From the Kennebec Journal & Morning Sentinel
A federal appeals court last week held that the Second Amendment to the U.S. Constitution protects an individual's right to own firearms and that the District of Columbia's restrictive gun control laws violate that right.
When the Supreme Court takes up this issue, it should recognize that the appeals court got it right -- not because it judged correctly whether gun control laws are, or are not, desirable in modern cities, but because it correctly discerned, and remained faithful to, the original meaning of the Constitution.
The text of the Second Amendment, though brief, has provoked intense debate.
It reads: "A well regulated Militia, being necessary to the security of a free State, the right of the people to keep and bear Arms, shall not be infringed." The debate is about whether the amendment protects the states from having their citizen-militias absorbed into a national army or whether it protects the rights of individuals to own guns.
Those who hold the first interpretation base their reading on the explanatory first part of the amendment. In their view, that preface explains why the amendment was included in the Bill of Rights, and the civic purpose there expressed limits the protection afforded by the second, operative part of the text.
On this reading, "the people" who have "the right to keep and bear arms" is to be understood collectively, as meaning all the citizens of each state, who have the right that their legislature be free to organize and maintain a militia to protect the freedom of their state without interference from the national government. If this account is correct, the Second Amendment has no contemporary relevance, because the states long ago stopped organizing their citizens into militias, which have been replaced by the National Guard.
The appeals court rejected this interpretation, for two principal reasons. First, because it relies upon a strained reading of the text of the Second Amendment and, second, because it is inconsistent with the laws enacted the same time when the amendment was adopted.
Consider the text of the First Amendment, which protects "the right of the people peaceably to assemble, and to petition the Government for a redress of grievances." And that of the Fourth Amendment, which provides that "the right of the people to be secure in their persons, houses, papers, and effects, against unreasonable searches and seizures, shall not be violated."
The rights of "the people" in the First and Fourth Amendments have always been understood to protect the rights of individuals against infringement by the government. Consistency demands that the right of "the people" in the Second Amendment be read the same way -- as an individual, not collective, right. Moreover, the use of the definite article in the phrase, "the right to keep and bear arms," suggests that the drafters of the amendment were referring to an individual right, like "the freedom of speech" or "the right to trial by jury," that was already recognized and enjoyed prior to the adoption of the Constitution.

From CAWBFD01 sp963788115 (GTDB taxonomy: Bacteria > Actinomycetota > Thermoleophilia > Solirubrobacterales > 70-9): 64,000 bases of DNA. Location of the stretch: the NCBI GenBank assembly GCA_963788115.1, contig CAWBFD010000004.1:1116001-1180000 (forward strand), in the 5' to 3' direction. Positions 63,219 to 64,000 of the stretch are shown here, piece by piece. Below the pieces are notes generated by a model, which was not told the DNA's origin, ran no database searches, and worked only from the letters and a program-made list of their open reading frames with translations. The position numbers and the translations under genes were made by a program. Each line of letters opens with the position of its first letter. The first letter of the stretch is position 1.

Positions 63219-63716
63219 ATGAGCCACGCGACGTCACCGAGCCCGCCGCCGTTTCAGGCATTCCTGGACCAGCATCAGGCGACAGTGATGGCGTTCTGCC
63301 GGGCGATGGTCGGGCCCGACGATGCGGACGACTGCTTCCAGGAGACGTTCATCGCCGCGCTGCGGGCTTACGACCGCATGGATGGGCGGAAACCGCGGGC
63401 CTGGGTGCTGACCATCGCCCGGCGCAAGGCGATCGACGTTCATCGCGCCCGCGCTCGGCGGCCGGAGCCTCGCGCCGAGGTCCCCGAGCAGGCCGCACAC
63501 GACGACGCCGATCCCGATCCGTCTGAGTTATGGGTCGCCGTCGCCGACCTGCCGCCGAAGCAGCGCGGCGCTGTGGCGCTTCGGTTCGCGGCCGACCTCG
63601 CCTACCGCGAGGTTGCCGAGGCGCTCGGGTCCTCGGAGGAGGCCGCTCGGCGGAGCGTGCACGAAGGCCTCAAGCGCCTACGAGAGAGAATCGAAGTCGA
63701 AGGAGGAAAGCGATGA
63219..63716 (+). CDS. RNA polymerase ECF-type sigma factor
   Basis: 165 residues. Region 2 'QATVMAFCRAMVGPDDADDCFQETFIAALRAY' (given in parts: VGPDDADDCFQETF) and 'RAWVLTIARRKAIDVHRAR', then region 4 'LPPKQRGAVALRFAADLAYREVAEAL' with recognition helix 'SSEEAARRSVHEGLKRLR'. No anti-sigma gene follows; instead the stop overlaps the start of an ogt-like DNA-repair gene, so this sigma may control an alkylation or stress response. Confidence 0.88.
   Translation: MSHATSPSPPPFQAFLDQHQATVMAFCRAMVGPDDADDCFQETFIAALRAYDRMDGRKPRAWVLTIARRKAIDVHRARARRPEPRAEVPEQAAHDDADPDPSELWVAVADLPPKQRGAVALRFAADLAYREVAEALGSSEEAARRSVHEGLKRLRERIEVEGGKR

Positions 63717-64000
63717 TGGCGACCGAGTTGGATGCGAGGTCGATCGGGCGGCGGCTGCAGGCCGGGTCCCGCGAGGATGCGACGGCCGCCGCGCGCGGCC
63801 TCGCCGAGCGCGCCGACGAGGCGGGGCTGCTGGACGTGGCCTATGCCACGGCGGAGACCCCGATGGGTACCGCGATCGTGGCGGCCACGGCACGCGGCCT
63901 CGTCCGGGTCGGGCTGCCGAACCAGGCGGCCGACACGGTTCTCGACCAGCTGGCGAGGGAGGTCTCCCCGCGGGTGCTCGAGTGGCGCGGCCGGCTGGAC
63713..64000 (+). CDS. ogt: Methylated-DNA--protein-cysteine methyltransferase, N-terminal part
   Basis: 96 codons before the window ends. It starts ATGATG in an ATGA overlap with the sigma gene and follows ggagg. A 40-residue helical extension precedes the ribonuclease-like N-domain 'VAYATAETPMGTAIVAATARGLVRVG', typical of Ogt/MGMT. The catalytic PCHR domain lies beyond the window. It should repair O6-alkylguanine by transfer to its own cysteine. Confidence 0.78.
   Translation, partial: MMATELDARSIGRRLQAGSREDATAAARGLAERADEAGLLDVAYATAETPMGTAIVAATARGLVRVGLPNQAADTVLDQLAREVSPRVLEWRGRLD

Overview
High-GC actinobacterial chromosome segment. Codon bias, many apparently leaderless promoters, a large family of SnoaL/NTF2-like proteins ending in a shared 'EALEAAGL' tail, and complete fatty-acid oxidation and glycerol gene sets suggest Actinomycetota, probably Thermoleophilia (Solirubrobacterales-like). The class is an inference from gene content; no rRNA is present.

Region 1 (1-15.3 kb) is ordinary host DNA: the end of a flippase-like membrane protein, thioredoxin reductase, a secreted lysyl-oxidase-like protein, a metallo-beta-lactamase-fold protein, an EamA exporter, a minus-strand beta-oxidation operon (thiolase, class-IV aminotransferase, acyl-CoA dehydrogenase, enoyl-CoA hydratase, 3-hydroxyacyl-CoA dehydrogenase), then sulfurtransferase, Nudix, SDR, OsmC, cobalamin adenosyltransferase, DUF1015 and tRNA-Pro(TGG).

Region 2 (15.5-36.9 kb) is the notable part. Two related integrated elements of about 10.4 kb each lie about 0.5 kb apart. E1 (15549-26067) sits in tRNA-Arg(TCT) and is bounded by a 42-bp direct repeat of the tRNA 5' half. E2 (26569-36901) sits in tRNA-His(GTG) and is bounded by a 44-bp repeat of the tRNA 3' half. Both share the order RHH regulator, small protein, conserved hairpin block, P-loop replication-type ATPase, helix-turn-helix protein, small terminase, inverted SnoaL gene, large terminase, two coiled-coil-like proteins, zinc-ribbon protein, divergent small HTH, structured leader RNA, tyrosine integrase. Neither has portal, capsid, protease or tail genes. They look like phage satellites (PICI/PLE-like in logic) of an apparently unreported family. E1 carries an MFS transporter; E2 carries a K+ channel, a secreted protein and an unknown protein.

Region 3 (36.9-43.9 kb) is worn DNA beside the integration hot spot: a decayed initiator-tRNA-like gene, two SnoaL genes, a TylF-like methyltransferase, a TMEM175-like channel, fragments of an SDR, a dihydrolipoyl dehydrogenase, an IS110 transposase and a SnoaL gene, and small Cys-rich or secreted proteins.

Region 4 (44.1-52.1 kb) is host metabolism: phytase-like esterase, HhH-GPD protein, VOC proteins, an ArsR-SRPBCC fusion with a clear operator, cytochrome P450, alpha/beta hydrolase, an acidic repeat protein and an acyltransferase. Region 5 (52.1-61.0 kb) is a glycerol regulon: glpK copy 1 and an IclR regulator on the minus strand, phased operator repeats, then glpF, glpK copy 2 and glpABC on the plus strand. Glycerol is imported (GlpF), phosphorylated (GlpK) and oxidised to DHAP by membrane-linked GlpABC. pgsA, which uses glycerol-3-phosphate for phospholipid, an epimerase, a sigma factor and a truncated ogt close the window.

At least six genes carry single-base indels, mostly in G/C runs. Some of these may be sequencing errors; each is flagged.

Although it may be possible to read the right to "bear arms" as the right to serve in an organized militia, the right "to keep" arms cannot be so limited, and naturally supports the view that the Second Amendment protects the right of private individuals to own weapons. Early legislation indicates that, during the founding era, the militia included not only those forces actually organized by the state governments, but also embraced the vast bulk of the male citizens, who were required by law to provide their own arms and to notify the state of their ability to serve -- regardless of whether they were assigned to specific military units by the state.
This early legislation indicates that the prefatory part of the Second Amendment does not simply reference the state-organized militias, but rather expresses the founders" belief that freedom was best preserved in a state where every citizen possessed his own arms, which explains the reason why they included the individual right to keep and bear arms in the Bill of Rights.
Many people no longer believe that an armed citizenry is the best way to protect freedom; I do not believe it myself. But if we are to regard the Constitution as the supreme law of the land, as it claims to be, we must demand that our judges enforce the law as it is, not transform it by interpretation into the law we -- or they -- might wish it to be.
Joseph R. Reisert is associate professor of American Constitutional Law and chairman of the Department of Government at Colby College in Waterville.